By the way - the one thing I should add is that I do see one problem, the fact that the ships are required to make a "public" crime reporting log. The problem with this is it asks them to make all "allegations" of crime public - unvetted. This is like reporting before you get the facts.
Not only is this a problem in the sense that it could show a lot of "crimes" that in the end are not crimes, but even worse, the cruiselines themselves are usually not privy to the outcome or ongoing staus of any case under investigation.
The one thing everyone seems to be missing is the problem isnot with the cruise lines - it is with the follow-up. What they need is a government authority (within the FBI or hatever) dedicated to solving these reported crimes.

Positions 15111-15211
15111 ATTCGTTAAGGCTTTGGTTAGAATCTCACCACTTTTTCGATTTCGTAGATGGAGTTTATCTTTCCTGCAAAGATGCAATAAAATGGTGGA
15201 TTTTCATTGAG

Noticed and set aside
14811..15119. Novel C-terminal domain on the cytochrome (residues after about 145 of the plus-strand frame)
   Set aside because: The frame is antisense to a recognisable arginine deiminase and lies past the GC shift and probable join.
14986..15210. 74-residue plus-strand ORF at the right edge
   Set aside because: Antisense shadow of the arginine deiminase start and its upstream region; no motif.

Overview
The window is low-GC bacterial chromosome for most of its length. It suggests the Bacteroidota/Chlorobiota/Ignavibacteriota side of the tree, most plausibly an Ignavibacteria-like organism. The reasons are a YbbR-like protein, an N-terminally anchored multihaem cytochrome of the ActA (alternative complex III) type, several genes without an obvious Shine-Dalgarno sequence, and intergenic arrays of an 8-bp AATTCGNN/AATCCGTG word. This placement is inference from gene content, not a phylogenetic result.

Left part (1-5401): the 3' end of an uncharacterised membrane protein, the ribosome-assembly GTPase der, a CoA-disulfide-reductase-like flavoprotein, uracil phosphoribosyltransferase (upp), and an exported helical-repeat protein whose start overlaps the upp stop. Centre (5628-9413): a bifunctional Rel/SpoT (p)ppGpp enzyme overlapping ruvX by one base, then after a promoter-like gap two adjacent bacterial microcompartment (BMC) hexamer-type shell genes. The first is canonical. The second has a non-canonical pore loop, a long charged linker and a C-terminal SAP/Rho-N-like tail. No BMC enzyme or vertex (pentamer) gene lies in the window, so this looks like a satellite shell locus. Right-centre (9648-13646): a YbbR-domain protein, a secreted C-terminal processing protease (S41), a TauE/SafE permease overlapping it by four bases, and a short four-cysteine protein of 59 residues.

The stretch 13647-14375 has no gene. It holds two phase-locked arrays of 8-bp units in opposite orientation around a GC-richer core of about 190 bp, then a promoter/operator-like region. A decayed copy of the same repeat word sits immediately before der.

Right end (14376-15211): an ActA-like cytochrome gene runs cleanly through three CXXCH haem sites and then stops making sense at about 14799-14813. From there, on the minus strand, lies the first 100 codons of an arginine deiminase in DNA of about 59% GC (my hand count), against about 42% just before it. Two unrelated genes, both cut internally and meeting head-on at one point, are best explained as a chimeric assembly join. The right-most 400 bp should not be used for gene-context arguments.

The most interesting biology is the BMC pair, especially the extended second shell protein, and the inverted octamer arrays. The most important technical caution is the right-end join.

In fact, the problem is not lack of reporting in the vast majority of cases, it is lack of follow-up by the FBI.
Why doesn't the ICV mention this even once during a hearing? Because they care more about their vendetta against the cruise lines than they do about actually making ships safer and getting any victims true resolution when the rare crime does occur.